Bloomberg, Jan. 22, 2010
Review by Jorg von Uthmann
Massenet: Werther, Paris, 14. Januar 2010
Star Tenor Kaufmann Triumphs as Suicidal ‘Werther’ in Paris
Rating: **** (4/4)
Gerard Mortier, in his last season as head of the Paris Opera, imported a production of Jules Massenet’s “Werther” (1892) from Munich. It was a clunker.
Nicolas Joel, in his first season as the opera house’s new manager, has brought in another staging of the same work, directed by Benoit Jacquot. It hits the jackpot.

Jacquot’s triumph is all the more remarkable as he’s a novice: this production of “Werther,” which had its premiere at Covent Garden in 2004, was his first step onto the stage.
He made his name as a director of sophisticated movies, often adaptations of classics. His first foray into opera was his 2003 film of Puccini’s “Tosca,” a mix of documentary and fiction, with Angela Gheorghiu and Roberto Alagna.

In “Werther,” The filmmaker’s hand is visible in the natural acting of the singers and the clever alternation between broad scenes and close-ups -- in crucial moments he moves the protagonists to the forestage. Mercifully, Jacquot doesn’t try to update Goethe’s 1764 story of the suicidal poet who’s in love with a married woman. Massenet would easily recognize the garden of Charlotte’s father, her salon in Act III, the church square, and Werther’s study in the tragic finale. When Werther mentions “cette source limpide” or exclaims: “Voici le clavecin,” the limpid spring and the harpsichord are really there. (Last year’s production had only one set, a hangar with graffiti on the walls and a rock in the center on which Werther was brooding at his desk.)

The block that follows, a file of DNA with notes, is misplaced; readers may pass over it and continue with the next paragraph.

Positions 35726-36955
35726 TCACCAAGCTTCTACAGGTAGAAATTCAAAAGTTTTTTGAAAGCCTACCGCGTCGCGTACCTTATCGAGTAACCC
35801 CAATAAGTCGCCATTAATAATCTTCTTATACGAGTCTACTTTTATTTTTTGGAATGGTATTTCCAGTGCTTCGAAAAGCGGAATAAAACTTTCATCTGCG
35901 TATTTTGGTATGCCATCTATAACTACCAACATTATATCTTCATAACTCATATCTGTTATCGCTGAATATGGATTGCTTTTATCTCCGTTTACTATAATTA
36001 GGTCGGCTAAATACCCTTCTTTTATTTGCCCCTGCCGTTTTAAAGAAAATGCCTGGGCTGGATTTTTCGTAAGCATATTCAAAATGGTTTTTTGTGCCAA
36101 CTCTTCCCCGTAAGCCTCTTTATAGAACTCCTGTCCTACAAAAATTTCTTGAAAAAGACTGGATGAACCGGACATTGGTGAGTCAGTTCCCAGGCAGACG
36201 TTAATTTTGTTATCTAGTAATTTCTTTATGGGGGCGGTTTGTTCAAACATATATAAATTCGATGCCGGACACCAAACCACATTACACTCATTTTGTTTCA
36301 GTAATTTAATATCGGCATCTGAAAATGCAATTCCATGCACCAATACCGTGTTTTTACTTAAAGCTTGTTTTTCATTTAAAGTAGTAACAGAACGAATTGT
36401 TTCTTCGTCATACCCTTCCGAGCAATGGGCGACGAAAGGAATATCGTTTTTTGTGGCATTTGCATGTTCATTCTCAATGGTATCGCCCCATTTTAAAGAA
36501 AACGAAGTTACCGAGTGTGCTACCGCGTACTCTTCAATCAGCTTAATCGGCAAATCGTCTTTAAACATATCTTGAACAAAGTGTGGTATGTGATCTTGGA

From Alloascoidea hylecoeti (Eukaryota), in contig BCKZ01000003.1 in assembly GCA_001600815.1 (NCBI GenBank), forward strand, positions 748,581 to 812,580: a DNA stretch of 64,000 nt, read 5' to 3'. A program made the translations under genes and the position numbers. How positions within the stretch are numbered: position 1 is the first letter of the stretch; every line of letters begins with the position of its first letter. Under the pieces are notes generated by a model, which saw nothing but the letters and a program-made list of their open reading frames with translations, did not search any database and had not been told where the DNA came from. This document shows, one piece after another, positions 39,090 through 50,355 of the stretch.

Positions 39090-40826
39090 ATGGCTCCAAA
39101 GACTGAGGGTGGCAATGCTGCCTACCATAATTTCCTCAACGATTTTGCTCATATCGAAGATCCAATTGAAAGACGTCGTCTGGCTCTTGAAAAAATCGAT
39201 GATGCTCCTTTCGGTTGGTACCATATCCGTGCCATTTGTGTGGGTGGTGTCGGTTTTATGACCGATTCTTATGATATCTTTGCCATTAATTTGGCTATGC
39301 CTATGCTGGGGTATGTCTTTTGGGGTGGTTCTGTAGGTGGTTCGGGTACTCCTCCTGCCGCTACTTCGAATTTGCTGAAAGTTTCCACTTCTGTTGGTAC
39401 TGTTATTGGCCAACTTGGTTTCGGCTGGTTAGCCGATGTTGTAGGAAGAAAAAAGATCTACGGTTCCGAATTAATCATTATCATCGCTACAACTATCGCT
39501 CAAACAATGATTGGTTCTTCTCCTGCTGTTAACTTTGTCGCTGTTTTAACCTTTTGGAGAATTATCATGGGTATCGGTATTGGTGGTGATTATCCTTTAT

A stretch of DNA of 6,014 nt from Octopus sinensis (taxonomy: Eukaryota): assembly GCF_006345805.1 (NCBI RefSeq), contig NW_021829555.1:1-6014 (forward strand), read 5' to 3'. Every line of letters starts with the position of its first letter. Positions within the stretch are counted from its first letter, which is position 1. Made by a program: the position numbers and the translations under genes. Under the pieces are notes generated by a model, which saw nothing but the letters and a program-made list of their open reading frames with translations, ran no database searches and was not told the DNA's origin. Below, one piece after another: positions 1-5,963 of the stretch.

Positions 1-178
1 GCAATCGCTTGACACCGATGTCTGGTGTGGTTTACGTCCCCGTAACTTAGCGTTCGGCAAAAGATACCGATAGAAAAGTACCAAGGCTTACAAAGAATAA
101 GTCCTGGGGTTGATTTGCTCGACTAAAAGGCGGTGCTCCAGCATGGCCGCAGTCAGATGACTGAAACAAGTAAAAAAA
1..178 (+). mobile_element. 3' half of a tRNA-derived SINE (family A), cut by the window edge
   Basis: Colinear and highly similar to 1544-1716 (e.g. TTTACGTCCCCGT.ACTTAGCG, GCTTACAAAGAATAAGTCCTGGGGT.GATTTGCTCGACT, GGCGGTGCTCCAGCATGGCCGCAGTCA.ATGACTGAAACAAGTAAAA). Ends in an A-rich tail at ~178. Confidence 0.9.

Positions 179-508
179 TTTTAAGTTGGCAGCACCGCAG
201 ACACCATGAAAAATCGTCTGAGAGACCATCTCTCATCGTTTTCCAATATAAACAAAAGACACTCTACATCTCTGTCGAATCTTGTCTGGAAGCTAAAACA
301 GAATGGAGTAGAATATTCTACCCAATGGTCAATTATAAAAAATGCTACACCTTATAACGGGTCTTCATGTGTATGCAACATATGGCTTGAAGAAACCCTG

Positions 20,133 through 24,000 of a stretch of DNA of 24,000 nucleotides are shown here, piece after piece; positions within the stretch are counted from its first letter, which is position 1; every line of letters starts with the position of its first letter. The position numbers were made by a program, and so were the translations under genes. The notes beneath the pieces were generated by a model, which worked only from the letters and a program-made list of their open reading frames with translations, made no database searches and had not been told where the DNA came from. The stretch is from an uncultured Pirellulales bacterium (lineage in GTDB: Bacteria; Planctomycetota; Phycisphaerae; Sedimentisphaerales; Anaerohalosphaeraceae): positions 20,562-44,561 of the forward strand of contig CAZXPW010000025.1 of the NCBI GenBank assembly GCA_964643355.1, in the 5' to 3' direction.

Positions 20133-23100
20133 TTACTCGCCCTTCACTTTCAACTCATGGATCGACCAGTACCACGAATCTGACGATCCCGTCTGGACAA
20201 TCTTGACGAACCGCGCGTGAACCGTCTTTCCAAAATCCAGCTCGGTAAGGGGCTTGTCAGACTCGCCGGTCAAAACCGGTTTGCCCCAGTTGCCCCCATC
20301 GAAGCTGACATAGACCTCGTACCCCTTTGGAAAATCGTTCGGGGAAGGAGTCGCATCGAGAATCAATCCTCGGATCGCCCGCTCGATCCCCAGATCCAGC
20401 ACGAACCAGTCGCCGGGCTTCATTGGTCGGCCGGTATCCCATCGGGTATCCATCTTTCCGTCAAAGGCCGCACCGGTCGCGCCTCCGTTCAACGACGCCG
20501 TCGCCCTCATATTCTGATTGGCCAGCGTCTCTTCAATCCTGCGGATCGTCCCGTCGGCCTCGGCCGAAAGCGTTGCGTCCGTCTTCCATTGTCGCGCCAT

Hypnotic Interiors

For the all-important Act III, set designer Charles Edwards was inspired, as the program indicates, by the Danish painter Vilhelm Hammershoi (1864-1916), whose eerily quiet interiors have a hypnotic effect. The atmospheric lighting (Andre Diot) greatly contributes to the sense of foreboding.
Without putting too fine a point on historical accuracy, the costumes (Christian Gasc) evoke the late 18th century when “The Sorrows of Young Werther” was a European bestseller. (When Napoleon met Goethe, he confessed that he had read the epistolary novel seven times.) Werther appears, as the author describes him, in a blue tailcoat with a yellow vest, a style which immediately became fashionable among sensitive young gentlemen.

The meticulous work of the directorial team would, of course, be pointless, had the Paris Opera not assembled a cast of first-class singers.

Passionate Tenor

Jonas Kaufmann not only looks the part of the romantic, lovelorn hero; he sings it with a wealth of expressive nuances -- from the most delicate piano effect to a passionate outcry. Although his tenor voice sounds almost like that of a baritone, he easily manages the A sharp in his aria “Pourquoi me reveiller,” the score’s climax. His French is impeccable.

It has often been said that the real victim of the Werther saga is Charlotte, the woman torn between marital fidelity and extramarital love. Sophie Koch, although labeled as a mezzo, has no trouble with her top notes and is wonderfully moving in her big coming-out scene “Les larmes qu’on ne pleure pas.”

Ludovic Tezier is a warm, manly Albert, Werther’s successful rival. Anne-Catherine Gillet is a fresh, chirpy Sophie, Charlotte’s sister.

Conductor Michel Plasson, 76, who was a fixture at the Toulouse Opera for more than three decades, has the French repertoire in his blood. In 1979, he recorded “Werther” with Alfredo Kraus and Tatiana Troyanos. He shapes the music with a loving hand. Some may find his approach too languid. I found it beguiling.

 back top